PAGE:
Thursday, January 3, 2008

Gambling propositions

We Californians have an election coming up. As has been the case several times over the last few years, there are propositions on the ballot to once again tinker with the indian gaming setup we have going on. As is always the case, it pits two powerful sets of special interests against each other: the indian tribes on one side and nevada gambling interests, card rooms and horse tracks on the other.

And, as always, poker players find we have no dog in the hunt. All of the fuss is about slot machines and other "house games." Poker is a completely different animal from those - with Poker, the vying is between all of the players seated at the table and the house has no interest in the outcome (because they rake the pot by the same amount regardless of who wins it). In virtually all other casino gaming, the player plays not against the other players present but against the house, and the house always has an odds advantage which insures the house will be profitable over the long term. Even bookmakers don't have any interest in the outcome of the events upon which they are making book, because of the "vig" - the difference in odds between the two sides of the proposition. If you want to be a profitable book player, you need to be better than everybody else at picking the outcomes, and so much better than you can overcome not only the odds, but the vig as well. At least with poker the rake is typically so small that it's easy for reasonably good players to overcome it. Besides, with poker you have a much larger percentage of the available information at your disposal when making a decision. But this isn't intended to be a diatribe espousing the virtues of Poker over other forms of wagering.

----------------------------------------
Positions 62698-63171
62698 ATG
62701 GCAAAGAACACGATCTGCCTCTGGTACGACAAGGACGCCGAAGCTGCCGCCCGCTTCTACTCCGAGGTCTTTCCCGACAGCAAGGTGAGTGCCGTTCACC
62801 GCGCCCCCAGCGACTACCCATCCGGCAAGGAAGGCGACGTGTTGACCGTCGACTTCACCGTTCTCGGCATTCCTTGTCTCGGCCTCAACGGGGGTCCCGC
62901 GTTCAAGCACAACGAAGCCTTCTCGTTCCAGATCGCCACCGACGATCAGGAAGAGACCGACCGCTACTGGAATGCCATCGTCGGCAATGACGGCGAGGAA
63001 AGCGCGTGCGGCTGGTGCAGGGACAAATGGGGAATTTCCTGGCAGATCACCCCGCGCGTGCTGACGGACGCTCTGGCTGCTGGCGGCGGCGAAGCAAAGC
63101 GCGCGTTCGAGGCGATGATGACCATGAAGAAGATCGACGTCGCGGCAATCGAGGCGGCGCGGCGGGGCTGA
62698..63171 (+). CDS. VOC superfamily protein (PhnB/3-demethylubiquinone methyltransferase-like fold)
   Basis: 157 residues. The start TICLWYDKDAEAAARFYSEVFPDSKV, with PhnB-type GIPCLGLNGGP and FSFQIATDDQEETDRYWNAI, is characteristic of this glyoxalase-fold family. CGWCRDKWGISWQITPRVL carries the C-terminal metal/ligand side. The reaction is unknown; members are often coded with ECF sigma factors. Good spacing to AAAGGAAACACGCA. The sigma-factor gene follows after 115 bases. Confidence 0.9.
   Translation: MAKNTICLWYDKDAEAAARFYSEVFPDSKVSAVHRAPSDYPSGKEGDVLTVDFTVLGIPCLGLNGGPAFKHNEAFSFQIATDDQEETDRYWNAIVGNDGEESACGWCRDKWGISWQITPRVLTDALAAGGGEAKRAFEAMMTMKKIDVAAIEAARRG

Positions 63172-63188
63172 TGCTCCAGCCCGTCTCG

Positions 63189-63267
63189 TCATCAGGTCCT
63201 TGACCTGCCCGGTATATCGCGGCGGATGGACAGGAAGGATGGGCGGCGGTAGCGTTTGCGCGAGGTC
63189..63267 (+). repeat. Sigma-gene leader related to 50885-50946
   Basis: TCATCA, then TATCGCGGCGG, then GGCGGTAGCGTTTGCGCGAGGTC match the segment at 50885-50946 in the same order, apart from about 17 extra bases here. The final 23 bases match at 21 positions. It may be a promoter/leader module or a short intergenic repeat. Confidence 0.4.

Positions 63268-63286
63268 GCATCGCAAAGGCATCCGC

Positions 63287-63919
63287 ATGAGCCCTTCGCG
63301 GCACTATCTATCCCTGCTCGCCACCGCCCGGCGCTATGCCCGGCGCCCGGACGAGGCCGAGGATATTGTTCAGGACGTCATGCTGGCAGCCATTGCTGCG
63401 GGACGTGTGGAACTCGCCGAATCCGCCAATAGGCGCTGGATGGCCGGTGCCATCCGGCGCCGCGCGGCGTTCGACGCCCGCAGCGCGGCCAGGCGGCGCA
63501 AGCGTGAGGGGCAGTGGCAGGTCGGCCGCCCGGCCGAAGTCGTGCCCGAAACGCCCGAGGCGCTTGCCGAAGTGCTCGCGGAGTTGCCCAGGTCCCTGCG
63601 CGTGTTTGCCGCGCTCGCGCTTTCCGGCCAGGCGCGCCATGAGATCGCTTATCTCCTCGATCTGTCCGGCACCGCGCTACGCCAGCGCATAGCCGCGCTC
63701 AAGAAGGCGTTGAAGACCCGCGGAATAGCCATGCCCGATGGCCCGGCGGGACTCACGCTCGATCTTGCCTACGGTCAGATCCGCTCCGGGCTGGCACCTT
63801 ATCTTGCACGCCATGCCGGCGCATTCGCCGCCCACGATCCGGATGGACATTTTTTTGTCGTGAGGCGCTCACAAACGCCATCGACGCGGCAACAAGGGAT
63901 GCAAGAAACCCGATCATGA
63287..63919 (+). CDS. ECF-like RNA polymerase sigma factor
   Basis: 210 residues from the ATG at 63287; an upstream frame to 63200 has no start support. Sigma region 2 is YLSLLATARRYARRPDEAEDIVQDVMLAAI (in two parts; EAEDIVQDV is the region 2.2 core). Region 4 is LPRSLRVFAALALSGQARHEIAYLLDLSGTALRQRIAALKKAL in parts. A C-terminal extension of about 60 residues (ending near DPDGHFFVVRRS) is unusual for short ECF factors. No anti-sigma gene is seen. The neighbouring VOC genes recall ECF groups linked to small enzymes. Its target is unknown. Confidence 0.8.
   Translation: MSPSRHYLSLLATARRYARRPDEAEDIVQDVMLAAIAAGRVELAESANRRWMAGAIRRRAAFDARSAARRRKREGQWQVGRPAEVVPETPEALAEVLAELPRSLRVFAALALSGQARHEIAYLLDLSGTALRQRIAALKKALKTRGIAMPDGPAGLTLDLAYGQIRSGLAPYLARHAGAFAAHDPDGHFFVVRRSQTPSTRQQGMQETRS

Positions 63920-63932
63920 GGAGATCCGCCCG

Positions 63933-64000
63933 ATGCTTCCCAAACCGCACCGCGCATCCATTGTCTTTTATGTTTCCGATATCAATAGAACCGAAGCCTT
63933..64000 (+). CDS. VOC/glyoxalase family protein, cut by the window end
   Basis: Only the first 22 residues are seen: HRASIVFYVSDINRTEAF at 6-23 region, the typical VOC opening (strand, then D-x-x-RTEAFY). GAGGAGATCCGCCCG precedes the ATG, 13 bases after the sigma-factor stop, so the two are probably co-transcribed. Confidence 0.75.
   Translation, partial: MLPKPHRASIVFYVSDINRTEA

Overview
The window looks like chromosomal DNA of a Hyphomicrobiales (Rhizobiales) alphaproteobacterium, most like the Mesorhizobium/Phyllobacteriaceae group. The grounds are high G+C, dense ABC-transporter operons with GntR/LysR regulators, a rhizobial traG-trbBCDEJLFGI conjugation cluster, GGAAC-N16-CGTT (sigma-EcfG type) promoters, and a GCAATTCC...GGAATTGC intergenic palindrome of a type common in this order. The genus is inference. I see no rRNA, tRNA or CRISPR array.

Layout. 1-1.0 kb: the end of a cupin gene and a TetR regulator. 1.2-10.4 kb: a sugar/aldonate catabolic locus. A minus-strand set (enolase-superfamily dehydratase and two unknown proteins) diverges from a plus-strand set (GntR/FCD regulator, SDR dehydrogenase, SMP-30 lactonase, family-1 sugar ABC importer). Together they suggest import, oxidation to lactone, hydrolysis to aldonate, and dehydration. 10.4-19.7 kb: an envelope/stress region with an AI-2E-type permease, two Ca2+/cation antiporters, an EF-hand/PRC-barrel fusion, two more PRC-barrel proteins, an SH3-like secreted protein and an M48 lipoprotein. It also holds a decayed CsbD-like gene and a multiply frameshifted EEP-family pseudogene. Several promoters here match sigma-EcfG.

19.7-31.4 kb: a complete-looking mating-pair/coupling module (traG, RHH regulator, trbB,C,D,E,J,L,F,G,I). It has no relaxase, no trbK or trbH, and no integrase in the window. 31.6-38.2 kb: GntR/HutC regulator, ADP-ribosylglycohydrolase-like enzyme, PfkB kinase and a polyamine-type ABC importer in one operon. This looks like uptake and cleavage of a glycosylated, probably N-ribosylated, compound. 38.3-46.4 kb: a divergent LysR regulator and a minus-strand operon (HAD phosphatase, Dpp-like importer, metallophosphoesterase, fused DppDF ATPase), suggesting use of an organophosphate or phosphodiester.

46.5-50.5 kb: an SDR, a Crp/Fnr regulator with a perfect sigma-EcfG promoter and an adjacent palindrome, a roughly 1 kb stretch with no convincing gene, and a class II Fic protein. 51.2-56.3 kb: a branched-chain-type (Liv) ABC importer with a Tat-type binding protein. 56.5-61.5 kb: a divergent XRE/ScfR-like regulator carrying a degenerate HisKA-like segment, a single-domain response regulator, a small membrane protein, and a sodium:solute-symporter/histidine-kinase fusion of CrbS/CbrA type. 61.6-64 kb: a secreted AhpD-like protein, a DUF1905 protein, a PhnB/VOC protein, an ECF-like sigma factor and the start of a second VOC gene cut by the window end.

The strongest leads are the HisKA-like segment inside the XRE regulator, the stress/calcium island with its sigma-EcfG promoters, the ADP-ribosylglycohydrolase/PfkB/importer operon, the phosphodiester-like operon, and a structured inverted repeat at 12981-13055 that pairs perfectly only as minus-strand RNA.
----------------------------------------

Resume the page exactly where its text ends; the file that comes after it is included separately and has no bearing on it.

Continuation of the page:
So where do I stand? I am voting my continued disappointment with the state of the restrictions on Internet poker players we currently enjoy in the U.S. I am voting "no" on all gambling-related propositions other than those that are aimed at restoring the rights of players to easily move their money back and forth between the financial institutions of their choosing and sites that provide honest and fair Internet poker.

I urge my fourteen readers to do likewise.

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